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Can Bankruptcy Stop An Eviction?

Can Filing f or Bankruptcy Help You Stop An Eviction?

If you are facing a possible eviction from your home or apartment then filing for bankruptcy can stop the eviction process in most circumstances and provide you with some additional time.  When you file for bankruptcy the automatic stay begins which stops most judicial proceedings from continuing, including an eviction from your  home or apartment. 

How Long Will I Be Able to Stay in my Apartment or Home?

How long you will be able to stay in your home or apartment will vary depending on local policies and procedures where your bankruptcy case was filed.  You may be able to stay in your home anywhere from a few weeks to several months. This answer really depends on how quickly your landlord files a motion in bankruptcy court to allow him permission to proceed with the eviction process. Before your landlord can proceed with the eviction he must lift the stay, through obtaining court permission. In some areas this matter can be heard relatively quickly and the order signed in a few weeks, while in other areas the matter may not be heard until at least 3 weeks.  As an example, in Riverside, California a motion to lift stay for an unlawful detainer can usually be heard within a few weeks, and the order signed shortly thereafter.
Will Bankruptcy Stop An Eviction No Matter Where You Are in the Eviction Process?

Not necessarily. There is a specific section in the bankruptcy code that indicates that the stay may not protect you from eviction if the landlord has already obtained a judgment for possession before you filed for bankruptcy. It is very important to be aware of where you are in the eviction process to determine if filing for bankruptcy will stop the process from continuing. In California, before a person is evicted for non-payment of rent,  they are given a 3 day notice to pay or quit. After the 3 day period expires, the landlord or owner can seek to evict you through filing an unlawful detainer action in court. You are given 5 days to respond to the unlawful detainer complaint. If you fail to respond to the unlawful detainer, then the landlord or owner will obtain a default judgment. If you file after the default judgment is obtained then the automatic stay in bankruptcy may not longer assist you.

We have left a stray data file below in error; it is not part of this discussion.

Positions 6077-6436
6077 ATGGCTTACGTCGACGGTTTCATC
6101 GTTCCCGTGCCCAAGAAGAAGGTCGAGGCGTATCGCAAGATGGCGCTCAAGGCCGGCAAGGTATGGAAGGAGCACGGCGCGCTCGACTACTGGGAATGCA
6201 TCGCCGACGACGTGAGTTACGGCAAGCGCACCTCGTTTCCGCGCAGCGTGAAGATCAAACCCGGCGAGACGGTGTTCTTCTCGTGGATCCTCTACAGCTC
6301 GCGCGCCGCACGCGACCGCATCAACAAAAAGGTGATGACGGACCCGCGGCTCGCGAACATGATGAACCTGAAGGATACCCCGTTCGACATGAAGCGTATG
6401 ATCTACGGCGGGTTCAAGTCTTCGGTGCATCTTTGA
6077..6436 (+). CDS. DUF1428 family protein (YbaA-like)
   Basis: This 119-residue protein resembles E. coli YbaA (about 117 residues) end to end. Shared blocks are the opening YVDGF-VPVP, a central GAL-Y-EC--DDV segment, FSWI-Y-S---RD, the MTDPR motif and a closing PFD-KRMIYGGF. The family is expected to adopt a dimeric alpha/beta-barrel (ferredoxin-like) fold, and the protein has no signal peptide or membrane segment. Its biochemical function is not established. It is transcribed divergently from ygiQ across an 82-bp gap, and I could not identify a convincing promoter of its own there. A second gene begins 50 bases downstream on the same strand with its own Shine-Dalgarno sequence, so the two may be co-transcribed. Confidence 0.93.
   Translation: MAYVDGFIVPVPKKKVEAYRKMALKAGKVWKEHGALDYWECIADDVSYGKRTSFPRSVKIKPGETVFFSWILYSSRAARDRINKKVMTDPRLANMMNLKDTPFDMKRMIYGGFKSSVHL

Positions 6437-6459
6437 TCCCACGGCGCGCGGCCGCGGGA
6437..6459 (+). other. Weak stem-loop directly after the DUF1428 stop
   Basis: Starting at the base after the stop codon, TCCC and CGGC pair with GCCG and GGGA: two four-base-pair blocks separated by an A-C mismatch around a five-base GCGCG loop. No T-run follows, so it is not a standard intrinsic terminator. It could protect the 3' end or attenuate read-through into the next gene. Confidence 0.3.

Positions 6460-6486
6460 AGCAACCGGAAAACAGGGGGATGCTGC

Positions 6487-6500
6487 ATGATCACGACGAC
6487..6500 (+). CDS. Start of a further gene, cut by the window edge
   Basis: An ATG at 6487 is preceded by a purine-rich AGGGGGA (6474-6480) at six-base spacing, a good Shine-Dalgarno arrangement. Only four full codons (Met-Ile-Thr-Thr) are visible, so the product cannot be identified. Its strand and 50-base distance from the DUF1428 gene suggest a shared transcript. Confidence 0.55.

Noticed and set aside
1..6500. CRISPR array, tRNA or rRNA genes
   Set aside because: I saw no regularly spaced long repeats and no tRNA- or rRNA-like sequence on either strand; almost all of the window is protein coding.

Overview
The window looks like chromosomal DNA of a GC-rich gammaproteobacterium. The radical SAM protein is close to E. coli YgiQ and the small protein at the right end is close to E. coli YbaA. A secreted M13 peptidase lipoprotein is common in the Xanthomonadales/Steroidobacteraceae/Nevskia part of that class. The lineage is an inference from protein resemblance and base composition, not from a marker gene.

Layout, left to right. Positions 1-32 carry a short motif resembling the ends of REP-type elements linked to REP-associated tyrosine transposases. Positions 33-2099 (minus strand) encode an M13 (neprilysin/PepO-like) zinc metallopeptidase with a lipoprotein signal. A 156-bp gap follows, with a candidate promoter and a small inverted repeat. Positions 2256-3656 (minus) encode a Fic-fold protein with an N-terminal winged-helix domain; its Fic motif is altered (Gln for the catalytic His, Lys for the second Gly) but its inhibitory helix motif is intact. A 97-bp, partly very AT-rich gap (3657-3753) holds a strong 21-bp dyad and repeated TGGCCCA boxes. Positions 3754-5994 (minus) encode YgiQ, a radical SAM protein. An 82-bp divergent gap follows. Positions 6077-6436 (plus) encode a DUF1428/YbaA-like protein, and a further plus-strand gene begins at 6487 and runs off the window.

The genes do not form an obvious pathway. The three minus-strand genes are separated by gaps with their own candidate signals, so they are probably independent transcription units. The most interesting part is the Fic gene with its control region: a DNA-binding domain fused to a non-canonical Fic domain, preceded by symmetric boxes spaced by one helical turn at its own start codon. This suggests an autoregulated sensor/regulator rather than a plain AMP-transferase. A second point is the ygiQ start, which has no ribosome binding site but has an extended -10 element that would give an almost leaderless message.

The relevant section of the bankruptcy code states that the automatic stay does not apply in:

  • "of the continuation of any eviction, unlawful detainer action, or similar proceeding by a lessor against a debtor involving residential property in which the debtor resides as a tenant under a lease or rental agreement and with respect to which the lessor has obtained before the date of the filing of the bankruptcy petition, a judgment for possession of such property against the debtor"

Even if a judgement for possession was obtained prior to the filing of your bankruptcy case some of the sheriff's departments may refuse to move forward with the eviction process without having the attorney obtain an order lifting the stay. In addition, the automatic stay can apply for at least 30 days after the filing of a bankruptcy case, where you can certify that there are circumstances under state law that would allow you to still cure the amount that you are in default on and you have deposited with the clerk of the court the rent that would be due within that 30 day period.

Filing for bankruptcy is an important decision and should not simply be made on the basis of stopping an eviction. Consult with a local bankruptcy attorney if you are facing an eviction and need debt relief.


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